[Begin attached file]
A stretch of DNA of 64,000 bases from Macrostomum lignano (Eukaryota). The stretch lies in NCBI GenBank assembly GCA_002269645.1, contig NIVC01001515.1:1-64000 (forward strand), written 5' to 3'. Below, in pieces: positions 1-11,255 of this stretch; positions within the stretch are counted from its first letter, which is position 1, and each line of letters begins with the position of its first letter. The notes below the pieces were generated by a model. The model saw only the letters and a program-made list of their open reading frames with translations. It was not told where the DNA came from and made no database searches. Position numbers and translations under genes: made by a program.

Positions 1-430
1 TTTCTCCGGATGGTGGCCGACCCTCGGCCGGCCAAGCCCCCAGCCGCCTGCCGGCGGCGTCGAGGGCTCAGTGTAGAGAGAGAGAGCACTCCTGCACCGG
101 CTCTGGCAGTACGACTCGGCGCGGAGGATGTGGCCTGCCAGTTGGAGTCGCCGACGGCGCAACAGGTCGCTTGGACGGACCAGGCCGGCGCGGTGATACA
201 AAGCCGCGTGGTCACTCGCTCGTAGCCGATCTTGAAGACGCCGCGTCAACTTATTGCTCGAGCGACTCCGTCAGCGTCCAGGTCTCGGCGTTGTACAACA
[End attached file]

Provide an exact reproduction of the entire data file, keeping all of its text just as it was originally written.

A stretch of DNA of 64,000 bases from Macrostomum lignano (Eukaryota). The stretch lies in NCBI GenBank assembly GCA_002269645.1, contig NIVC01001515.1:1-64000 (forward strand), written 5' to 3'. Below, in pieces: positions 1-11,255 of this stretch; positions within the stretch are counted from its first letter, which is position 1, and each line of letters begins with the position of its first letter. The notes below the pieces were generated by a model. The model saw only the letters and a program-made list of their open reading frames with translations. It was not told where the DNA came from and made no database searches. Position numbers and translations under genes: made by a program.

Positions 1-430
1 TTTCTCCGGATGGTGGCCGACCCTCGGCCGGCCAAGCCCCCAGCCGCCTGCCGGCGGCGTCGAGGGCTCAGTGTAGAGAGAGAGAGCACTCCTGCACCGG
101 CTCTGGCAGTACGACTCGGCGCGGAGGATGTGGCCTGCCAGTTGGAGTCGCCGACGGCGCAACAGGTCGCTTGGACGGACCAGGCCGGCGCGGTGATACA
201 AAGCCGCGTGGTCACTCGCTCGTAGCCGATCTTGAAGACGCCGCGTCAACTTATTGCTCGAGCGACTCCGTCAGCGTCCAGGTCTCGGCGTTGTACAACA